By Chizobam Obi, RN, BSN, CCRP

Personal development is a lifelong process. It’s a way to assess our skills and qualities, consider our aims in life, and set goals to realize and maximize our potential. Part of personal development involves challenging ourselves to learn and master new skills. The more we put ourselves out there—away from our comfort zone to try new things—the more we learn about ourselves.

What the Research Tells Us

Self-improvement involves changing behavior, and that means following a clear progression and set of steps to alter daily living processes to ensure lasting change. Sometimes, change will force us out of our comfort zones and may be a deterrent to people when it comes to self-improvement, but the research suggests that we’re wired to seek change.

Maslow’s hierarchy of needs suggests that all individuals have an innate need for personal development and growth. The top of Maslow’s pyramid focuses on self-actualization and the need to achieve our fullest potential. It’s that subtle voice in our heads telling us we can do more. The question is, how do we develop ourselves to reach our maximum potential? 

How to Practice

Start by setting a goal for yourself. Goals can give you long-term vision and short-term motivation. Remember, your goal should be SMART, meaning that it’s specific, measurable, attainable, relevant, and timely. The SMART formula will help keep you from creating a goal that’s too lofty or too modest. Write down your goal and keep it as a daily reminder of what you want to achieve. Then, continue following the steps outlined in the sidebar.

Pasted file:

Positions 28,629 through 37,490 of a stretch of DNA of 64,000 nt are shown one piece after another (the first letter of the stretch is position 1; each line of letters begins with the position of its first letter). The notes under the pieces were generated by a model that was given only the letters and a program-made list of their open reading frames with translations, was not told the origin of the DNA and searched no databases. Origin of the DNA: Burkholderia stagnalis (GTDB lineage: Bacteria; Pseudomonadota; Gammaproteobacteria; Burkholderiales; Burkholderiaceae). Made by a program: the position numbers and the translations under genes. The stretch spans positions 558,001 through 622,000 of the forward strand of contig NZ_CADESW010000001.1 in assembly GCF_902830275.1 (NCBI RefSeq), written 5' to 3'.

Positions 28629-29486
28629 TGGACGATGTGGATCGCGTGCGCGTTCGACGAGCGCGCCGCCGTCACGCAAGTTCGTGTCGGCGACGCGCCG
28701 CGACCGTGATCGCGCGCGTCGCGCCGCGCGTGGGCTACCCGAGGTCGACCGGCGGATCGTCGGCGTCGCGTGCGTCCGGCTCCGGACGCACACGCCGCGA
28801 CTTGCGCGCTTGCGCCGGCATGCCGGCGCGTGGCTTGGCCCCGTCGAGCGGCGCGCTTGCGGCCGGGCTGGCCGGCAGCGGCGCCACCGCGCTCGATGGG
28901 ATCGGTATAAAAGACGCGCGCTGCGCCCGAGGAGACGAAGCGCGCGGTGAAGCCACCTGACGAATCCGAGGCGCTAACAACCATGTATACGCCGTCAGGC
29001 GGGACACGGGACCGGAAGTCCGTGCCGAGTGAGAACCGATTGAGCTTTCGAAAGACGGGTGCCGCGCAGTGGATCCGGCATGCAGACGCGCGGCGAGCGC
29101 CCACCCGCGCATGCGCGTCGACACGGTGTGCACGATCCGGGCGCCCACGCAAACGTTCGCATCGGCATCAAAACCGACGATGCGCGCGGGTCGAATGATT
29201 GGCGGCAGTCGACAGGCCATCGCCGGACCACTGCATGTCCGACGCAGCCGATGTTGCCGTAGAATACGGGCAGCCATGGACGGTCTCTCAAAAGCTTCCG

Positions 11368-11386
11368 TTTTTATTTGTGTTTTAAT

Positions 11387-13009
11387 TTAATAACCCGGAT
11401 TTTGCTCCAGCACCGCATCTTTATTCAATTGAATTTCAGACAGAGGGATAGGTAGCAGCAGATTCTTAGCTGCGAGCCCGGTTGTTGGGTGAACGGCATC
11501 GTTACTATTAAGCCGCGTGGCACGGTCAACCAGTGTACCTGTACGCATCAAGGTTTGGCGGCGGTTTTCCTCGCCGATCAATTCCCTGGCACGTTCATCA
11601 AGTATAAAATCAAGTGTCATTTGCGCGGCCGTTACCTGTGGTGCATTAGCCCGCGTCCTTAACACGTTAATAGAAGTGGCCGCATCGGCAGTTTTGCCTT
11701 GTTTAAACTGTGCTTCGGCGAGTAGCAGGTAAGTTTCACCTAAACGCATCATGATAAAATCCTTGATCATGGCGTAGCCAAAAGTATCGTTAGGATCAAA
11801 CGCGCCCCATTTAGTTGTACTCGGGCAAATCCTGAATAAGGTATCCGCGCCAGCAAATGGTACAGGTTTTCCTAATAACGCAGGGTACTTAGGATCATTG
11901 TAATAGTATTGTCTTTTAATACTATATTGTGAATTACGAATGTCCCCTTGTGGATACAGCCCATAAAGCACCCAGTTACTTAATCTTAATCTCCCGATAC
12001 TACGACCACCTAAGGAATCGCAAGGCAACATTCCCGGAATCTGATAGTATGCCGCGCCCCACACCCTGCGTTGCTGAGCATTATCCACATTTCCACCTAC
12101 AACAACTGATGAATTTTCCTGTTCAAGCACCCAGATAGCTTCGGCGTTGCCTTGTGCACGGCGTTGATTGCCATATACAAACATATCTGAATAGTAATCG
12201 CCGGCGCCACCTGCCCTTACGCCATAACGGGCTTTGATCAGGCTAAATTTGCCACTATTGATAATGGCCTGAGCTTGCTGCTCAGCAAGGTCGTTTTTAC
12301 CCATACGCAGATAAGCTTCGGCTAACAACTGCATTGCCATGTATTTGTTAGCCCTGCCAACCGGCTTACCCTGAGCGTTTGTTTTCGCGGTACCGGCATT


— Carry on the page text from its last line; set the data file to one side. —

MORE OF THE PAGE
As we seek to improve ourselves, we need to remember the importance of positivity and gratitude along the way. Research shows that a simple, intentional change to one’s thoughts and behaviors can precipitate a meaningful increase in happiness and self-improvement. Positive affirmation and intentionally surrounding yourself with positive people can improve quality of life and create a support system as you seek to accomplish your goals. New evidence also suggests that positive emotions—particularly gratitude—may play a role in motivating individuals to engage in positive behaviors that lead to self-improvement.

Self-compassion is another essential steppingstone on the path to personal development, but the journey is not always straightforward or simple. Roadblocks and setbacks will happen, and we must keep that in perspective. When a baby is learning to walk, she is bound to fall. But she almost always picks herself up and tries again. As you grow, be kind to yourself. Studies show that self-compassion may actually increase self-improvement motivation. It encourages people to confront their mistakes and weaknesses without self-deprecation or defensive self-enhancement.

As you develop and improve yourself, seek out mentors who have walked a similar path. Connect with them in person or online. You’ll be amazed at how much people are willing to share if you ask them. When you surround yourself with people who look like what you want to be, they are bound to rub off on you. In fact, studies show that a good mentoring relationship can lead to greater career success, including promotions, raises, and increased access to opportunities. 

As you go through the journey of personal development, measure your progress along the way. This enables you to tweak your strategies, adopt new plans, learn from your mistakes, and increase your self-improvement. Oncology nurses must never lose sight of the importance of growth and self-improvement. The better we support ourselves, the better we’re able to provide the best possible care for our patients with cancer.